Jeremiah 52:1–34; Romans 14:13–15:7; Proverbs 29:1–27
Paul calls us to refrain from judging others (Rom 14:3). That’s easy enough to do when the people in our communities are the people we’d want to have over for dinner. What happens when those in our community don’t value (or disvalue) the things we value (or disvalue)?
“Now may the God of patient endurance and of encouragement grant you to be in agreement with one another, in accordance with Christ Jesus, so that with one mind you may glorify with one mouth the God and Father of our Lord Jesus Christ. Therefore accept one another, just as Christ also has accepted you, to the glory of God” (Rom 15:5–7).
In this portion of his letter, Paul asks the Roman believers to stretch themselves. For the Roman believers, judgment might have centered on the issue of eating the meat of unclean animals or the observance of Jewish holidays. Paul asks them to withhold judgment of one another because only God has that right (Rom 14:10). He also asks them not to “be a cause for stumbling or a temptation” for people who genuinely struggle with things from which others feel free.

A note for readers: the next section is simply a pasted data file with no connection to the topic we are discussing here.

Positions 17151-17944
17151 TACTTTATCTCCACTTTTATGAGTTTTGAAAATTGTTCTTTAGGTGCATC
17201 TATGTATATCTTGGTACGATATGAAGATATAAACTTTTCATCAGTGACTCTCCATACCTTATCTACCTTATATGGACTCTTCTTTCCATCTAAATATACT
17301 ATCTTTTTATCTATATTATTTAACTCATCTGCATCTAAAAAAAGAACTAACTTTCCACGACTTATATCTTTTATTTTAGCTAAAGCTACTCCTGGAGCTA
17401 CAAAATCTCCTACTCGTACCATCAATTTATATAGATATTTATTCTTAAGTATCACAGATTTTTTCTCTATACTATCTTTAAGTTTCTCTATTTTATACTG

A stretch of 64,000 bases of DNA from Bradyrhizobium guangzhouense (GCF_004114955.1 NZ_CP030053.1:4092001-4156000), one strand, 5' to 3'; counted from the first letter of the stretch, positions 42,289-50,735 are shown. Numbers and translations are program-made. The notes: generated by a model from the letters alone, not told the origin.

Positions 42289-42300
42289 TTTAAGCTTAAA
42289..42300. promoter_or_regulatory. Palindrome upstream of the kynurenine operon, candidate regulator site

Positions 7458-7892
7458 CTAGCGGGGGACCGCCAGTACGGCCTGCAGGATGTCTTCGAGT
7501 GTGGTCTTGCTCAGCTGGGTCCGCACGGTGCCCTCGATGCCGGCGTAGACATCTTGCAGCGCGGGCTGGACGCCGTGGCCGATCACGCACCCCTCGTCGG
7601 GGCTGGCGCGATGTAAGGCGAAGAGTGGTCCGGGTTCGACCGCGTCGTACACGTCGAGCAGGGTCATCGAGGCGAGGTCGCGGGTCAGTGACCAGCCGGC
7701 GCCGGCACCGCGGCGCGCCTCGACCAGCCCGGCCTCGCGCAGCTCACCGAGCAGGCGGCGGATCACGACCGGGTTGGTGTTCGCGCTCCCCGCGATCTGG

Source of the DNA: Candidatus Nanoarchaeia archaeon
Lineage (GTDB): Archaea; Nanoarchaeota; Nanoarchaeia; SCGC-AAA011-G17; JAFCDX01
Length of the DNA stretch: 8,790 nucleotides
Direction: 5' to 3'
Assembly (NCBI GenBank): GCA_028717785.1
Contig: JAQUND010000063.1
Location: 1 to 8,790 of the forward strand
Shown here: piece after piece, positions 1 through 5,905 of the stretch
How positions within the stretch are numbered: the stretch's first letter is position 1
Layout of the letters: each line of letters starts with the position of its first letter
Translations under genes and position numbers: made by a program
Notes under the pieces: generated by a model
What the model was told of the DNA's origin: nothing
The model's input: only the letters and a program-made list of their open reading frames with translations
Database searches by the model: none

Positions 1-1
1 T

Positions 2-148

It’s easy to be in agreement when we’re in community with people of similar personalities, hobbies, and backgrounds. But when we need to be in agreement with someone who disagrees with the way we work out our faith, we feel inconvenienced. Here, Paul states that we not only need to be mindful; we need to be accepting. We can do so for one reason: “Christ also has accepted you” (Rom 15:7). We were reconciled to God while we were still His enemies (Rom 5:10). The great Peacemaker calls us to seek relationship with others because of His work. And His love puts our inconvenience in a whole new light.
How are you seeking unity in Christ with those who don’t reflect the things you do (or don’t) value?
Rebecca Van Noord
 Barry, J. D., & Kruyswijk, R. (2012). Connect the Testaments: A One-Year Daily Devotional with Bible Reading Plan. Bellingham, WA: Lexham Press.